It Takes An Irish Heart To Sing An Irish Song

 

 

It Takes An Irish Heart To Sing An Irish Song (Australian) Winner 2720 Rex 8189
Jumbo A70
Listen to a clip of
Florrie Forde’s
1933 reprise of
her great 1914 hit.

Image source:
National Library of Australia,
http://nla.gov.au/nla.mus-an10027396-s1-e
 

 

Fred Godfrey & Worton David — London: Bert Feldman; Melbourne: Stanley Mullen, 1914.

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One of Fred Godfrey’s biggest hits, and a marvellous tune it is, too, though the lyrics grate on the modern ear with their reference to “darkies shuffling along.” The Stage enthused:

Florrie Forde is now completing the second week of her engagement at Douglas [Isle of Man], and the island can be said to be ringing with her chorus songs. The cosmopolitan crowd at this favourite resort are unanimous in their verdict as to the winning hits, and no matter which way one turns the chorus of...‘It Takes An Irish Heart To Sing An Irish Song’ [and] ‘I’m Off To Kelly’s Isle’ [by Mellor, Gifford & Godfrey]...can be heard. These are the songs which Miss Forde has made her own, and the people in turn have decided that they cannot do better than follow their idol’s lead in this regard. The publishers, Messrs. B. Feldman and Co., are being kept busy supplying the public demand for the...songs..., and it is easy to prophesy that pantomime time will find them in the front rank of musical attractions.1

Feldman’s, the song’s publisher, extolled it in an entry in The Era that claimed it was “one of Florrie Forde’s favourites. It is a song at once appealing in sentiment and effective from a melodic point of view, and it loses none of its conspicuous qualities at Miss Forde’s hands.”2 This was Florrie Forde’s song, then — indeed, it seems to have been hers to perform exclusively except with permission for the first few months of its life, as suggested by the following trade paper note: “By the courtesy of Miss Florrie Forde, Messrs Feldman are enabled to grant a limited number of music hall permission for her hit, ‘It takes an Irish heart to sing an Irish song’” (The Stage, 12 November 1914, p. 20). Other artistes also sang it, however, including Madge Clifton, Grand, Birmingham (April 1915), where the song was “still a raging success” (The Stage, 29 April 1915, p. 21); Violet Davidson, Beach Pavilion, Aberdeen (May 1914); Ruby Drury in Australian theatres (1915?); Will Hall, Douglas Head, Isle of Man (July 1914); Ethel Ra Leslie (May 1915); Susie Marney in pantomime Goody Two Shoes, Palace, Aberdeen (December 1914); Maude Phillips (April 1915); and Harry Wilson, Walham Green, London (April 1915).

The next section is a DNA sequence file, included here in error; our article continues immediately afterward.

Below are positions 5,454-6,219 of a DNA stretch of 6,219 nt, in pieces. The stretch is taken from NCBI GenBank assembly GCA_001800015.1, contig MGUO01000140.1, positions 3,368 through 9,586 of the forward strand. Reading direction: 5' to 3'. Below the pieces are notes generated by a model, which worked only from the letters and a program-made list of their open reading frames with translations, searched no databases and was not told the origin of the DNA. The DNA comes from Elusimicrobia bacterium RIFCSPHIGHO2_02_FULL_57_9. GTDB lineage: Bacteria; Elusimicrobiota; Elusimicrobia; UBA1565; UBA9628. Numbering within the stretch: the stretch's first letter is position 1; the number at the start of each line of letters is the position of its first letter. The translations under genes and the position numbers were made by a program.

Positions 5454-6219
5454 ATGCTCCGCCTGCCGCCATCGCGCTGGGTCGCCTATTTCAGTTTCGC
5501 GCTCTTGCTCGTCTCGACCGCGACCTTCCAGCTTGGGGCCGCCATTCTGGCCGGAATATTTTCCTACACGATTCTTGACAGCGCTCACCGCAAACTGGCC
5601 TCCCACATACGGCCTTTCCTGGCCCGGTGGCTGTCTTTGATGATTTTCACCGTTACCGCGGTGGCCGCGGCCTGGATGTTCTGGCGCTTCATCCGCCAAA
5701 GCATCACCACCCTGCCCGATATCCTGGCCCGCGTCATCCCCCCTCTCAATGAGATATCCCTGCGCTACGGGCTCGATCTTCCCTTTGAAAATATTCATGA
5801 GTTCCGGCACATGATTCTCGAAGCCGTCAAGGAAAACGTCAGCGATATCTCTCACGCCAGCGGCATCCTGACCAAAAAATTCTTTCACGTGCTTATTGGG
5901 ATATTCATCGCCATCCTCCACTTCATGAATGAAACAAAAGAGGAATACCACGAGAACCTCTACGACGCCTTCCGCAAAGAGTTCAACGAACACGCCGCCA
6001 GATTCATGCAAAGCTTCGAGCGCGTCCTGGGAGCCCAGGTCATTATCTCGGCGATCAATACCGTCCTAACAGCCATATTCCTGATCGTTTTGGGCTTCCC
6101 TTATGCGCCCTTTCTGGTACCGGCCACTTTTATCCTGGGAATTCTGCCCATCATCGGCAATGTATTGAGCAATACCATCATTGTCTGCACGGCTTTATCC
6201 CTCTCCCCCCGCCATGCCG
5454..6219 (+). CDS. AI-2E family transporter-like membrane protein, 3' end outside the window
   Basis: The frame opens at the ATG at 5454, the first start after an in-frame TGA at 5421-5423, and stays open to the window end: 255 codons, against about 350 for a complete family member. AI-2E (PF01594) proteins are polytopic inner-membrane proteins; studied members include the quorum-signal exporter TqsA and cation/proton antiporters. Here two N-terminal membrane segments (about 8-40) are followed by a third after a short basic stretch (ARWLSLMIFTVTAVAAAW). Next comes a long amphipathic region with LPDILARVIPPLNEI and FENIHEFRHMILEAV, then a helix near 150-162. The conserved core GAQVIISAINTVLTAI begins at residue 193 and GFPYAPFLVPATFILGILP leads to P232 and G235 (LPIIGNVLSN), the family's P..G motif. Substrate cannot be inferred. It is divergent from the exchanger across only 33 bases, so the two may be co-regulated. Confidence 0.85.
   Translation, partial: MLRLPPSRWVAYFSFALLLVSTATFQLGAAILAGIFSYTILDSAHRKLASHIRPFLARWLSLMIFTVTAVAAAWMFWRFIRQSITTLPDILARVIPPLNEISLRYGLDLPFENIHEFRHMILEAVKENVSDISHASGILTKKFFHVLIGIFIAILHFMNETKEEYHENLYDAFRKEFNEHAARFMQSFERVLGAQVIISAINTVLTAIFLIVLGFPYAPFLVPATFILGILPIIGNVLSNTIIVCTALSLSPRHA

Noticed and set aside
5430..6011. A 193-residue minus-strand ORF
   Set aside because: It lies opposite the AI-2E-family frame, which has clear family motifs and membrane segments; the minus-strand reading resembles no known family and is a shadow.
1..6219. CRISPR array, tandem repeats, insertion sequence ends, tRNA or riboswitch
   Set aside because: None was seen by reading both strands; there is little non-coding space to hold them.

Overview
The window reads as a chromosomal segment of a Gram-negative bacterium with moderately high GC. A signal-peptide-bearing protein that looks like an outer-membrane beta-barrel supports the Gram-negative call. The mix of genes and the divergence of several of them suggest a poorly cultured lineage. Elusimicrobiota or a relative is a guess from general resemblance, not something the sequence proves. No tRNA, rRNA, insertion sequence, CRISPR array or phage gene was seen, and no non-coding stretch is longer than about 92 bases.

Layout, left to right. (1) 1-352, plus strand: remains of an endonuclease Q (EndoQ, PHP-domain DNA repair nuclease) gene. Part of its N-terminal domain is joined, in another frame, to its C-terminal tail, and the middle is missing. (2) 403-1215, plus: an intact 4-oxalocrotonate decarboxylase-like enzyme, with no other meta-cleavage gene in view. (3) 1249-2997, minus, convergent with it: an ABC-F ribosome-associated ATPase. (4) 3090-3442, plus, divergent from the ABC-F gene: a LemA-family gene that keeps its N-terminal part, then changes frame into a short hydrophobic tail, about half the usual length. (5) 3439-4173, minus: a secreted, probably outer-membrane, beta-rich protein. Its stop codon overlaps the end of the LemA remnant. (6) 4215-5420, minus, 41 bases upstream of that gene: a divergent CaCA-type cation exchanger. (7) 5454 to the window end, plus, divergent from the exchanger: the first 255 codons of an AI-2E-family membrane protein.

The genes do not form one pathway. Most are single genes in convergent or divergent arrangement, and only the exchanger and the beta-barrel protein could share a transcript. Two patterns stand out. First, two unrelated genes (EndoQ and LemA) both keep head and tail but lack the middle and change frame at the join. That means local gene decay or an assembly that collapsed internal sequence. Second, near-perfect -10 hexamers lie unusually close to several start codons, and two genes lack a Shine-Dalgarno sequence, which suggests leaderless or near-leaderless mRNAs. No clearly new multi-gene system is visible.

In 1932, Godfrey friend Shaun Glenville reprised the song as the closing number in his act, appearing, for example, at the Empire, Belfast (May 1932). In the late 1930s Irish comedian Jack Daly used it, conversely,as his opening number in Variety performances, including at the Grand Opera House, Belfast (May 1938), Coliseum, London (March 1939), and Empire, Belfast (July 1939). A couple of weeks after war was declared in September 1939, he performed it at the Argyle, Birkenhead, where the local paper noted: “Jack Daly’s suggestion that they should have a sing-song and ‘forget everything else’ was accepted by the large audience here last night, when the theatre reopened after the fortnight’s embargo on amusements. It takes a singer like Jack Daly to make an audience forget its cares and worries, and through his electric powers he soon had the people singing his popular Irish items. His song ‘It takes an Irish heart to sing an Irish song’ was joined in heartily” (Liverpool Daily Post, 19 September 1939, p. 3). Daly reappeared after the war and sang the song again in a top-of-the-bill appearance at the Royal Hippodrome, Belfast (May 1946).

 

Recordings

Florrie Forde (Zonophone 1348, 1914)

——— (Rex 8189, 1933)

Stanley Kirkby (Jumbo A70, 1914; Scala 651, 1915)

Stanley Read (The Winner 2720, 1914)

Will Thompson (Clarion 912, 1915) [cylinder]

Terence O’Connor (Starr Gennett 4598, 1920)

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Notes

1   “Song Notes,” The Stage, 30 July 1914, p. 17.
2   “Messers B. Feldman’s Songs,” The Era, 16 December 1914, p. 20..